Minneapolis, MN — Same squads, different outcome.
It’s not 2016 anymore, and the Los Angeles Sparks are no longer the reigning WNBA Champs. The time of the Minnesota Lynx has come once again and no one could argue how much they deserved their record-tying fourth WNBA championship after their Game 5 performance.
Minnesota came out with an air of authority putting seven points on the board before the Sparks seemed to realize what had happened. The Lynx were lighting up the court with pick-pocketed steals and sneak-attack passes through the lane. They stretched the lead to 11 points at one time, before Los Angeles decided to pick up the pace.
With each pressing second the intensity level from both teams noticeably increased. No loose ball went astray without a fight; every play was a clash of bodies trying to get the ball through the hoop at no one’s expense. Minnesota guard Lindsay Whalen even dove through mid-air to beat her Sparks’ opponent to the ball.
Minnesota head coach Cheryl Reeve came into this game knowing this wasn’t going to be handed to them, and spoke about how this game was literally wire-to-wire.
“We knew we were in for a battle, both teams don’t mind playing on the road, I mean look at this environment,” Reeve said. “At the end of the day it’s players like Lindsay Whalen who has a will to win that’s second to none. Some of the plays, diving on the floor for a loose ball, that’s the stuff that we talk about.
“Everybody wants to talk about who scores, but it’s those plays and those moments that win a game for you.”
Both teams were ready to rally coming out after halftime. The game was back and forth each possession, and Candace Parker made some big plays to keep the Sparks within in a four-point range most of the contest. But Minnesota, with the championship square in their sights, refused to relinquish their lead.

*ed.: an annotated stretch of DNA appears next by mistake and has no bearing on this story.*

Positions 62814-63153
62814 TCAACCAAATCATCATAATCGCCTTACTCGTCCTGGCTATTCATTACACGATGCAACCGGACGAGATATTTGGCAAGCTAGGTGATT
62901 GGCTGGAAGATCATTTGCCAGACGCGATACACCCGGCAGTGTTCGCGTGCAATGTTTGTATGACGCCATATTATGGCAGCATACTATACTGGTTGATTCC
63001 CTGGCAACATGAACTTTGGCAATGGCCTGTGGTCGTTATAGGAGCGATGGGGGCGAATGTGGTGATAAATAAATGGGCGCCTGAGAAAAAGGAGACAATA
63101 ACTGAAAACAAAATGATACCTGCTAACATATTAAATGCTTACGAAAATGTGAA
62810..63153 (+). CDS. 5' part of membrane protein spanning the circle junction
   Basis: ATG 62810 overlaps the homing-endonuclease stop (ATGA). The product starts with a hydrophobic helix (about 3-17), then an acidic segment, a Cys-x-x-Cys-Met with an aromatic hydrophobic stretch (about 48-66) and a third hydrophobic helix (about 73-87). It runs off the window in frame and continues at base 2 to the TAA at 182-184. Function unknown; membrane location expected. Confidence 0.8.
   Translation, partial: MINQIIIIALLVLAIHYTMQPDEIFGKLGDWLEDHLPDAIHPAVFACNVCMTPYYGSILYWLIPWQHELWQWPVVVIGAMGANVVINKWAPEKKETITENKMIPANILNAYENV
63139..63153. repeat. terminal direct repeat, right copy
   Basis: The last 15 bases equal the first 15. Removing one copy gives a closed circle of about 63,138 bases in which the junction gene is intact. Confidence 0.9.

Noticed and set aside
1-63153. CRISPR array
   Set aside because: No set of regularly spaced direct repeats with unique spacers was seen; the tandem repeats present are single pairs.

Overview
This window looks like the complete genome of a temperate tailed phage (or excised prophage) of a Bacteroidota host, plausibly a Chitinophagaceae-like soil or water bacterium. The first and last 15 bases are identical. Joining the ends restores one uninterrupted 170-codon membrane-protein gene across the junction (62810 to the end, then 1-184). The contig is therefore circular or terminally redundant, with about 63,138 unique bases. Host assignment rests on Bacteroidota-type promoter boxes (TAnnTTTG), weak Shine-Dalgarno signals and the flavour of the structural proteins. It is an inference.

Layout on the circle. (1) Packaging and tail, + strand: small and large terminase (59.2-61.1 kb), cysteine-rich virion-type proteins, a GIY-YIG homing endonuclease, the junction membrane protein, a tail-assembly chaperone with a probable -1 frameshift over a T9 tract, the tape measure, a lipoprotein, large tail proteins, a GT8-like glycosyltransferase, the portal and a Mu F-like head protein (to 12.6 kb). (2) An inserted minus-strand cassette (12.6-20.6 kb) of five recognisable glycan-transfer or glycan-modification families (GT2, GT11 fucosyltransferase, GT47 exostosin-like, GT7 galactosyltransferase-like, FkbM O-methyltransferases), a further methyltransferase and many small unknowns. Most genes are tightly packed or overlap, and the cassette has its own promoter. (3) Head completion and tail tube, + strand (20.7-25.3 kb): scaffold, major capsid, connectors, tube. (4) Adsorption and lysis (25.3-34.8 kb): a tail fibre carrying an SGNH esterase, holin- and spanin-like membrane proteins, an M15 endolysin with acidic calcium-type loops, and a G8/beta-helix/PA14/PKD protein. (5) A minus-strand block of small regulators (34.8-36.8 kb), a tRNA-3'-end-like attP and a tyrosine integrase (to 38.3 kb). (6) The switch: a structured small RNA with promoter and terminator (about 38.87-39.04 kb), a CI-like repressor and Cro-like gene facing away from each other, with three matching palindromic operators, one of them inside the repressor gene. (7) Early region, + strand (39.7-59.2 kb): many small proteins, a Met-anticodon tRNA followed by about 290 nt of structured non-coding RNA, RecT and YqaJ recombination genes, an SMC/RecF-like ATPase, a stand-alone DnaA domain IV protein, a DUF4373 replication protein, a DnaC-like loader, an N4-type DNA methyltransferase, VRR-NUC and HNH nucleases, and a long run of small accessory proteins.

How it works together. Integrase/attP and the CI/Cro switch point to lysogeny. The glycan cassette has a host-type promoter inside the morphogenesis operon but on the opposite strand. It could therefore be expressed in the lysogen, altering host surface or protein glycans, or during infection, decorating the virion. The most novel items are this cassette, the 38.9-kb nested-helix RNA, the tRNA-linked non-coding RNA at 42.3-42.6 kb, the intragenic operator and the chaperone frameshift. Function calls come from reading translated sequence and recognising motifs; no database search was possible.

Every time the Sparks stretched within reach of the Lynx, someone would stoke the Minnesota fire and extend the lead larger.
The Lynx’s Sylvia Fowles was a key to this strategy, making three-point plays inside the paint precisely when needed, sending the crowd into a frenzy. Rebekkah Brunson followed suit, creating her own three-point play to keep the crowd going.
Home court advantage was unquestionably a major factor for Minnesota, something that guard Maya Moore embraced.
“Unbelievable. The grey, matching our uniforms, that was sweet,” Moore said. “It’s just deafening out there it’s so loud. Whenever we did something great, even to start the game, we could just feel the energy and it helped us.”
“It absolutely helped us embrace the moment just to be able to finish it here and people to show up the way they did, shows that they don’t take us for granted.”
Every starter on the Lynx scored double-digits and no one seemed to have an off game. The Sparks competed and put up a worthy fight, coming within three points with 30 seconds left in the game. However, the Lynx held on, refusing to give up the title for a second consecutive year in front of their home fans.
With an 85-76 win over the Sparks, the Minnesota Lynx tied the defunct Houston Comets’ record for championships with their fourth in the last seven seasons. The win proved to everyone what the Lynx had shown all season, this is their year and this title belonged to them.
After the game, an ecstatic Moore made an emphatic statement regarding Minnesota’s status as the best team in the WNBA.
“I’m just over the top excited and happy of how we did it and just the way we did it,” Moore said. “No questions, the issue was clear that we were the best team this year.”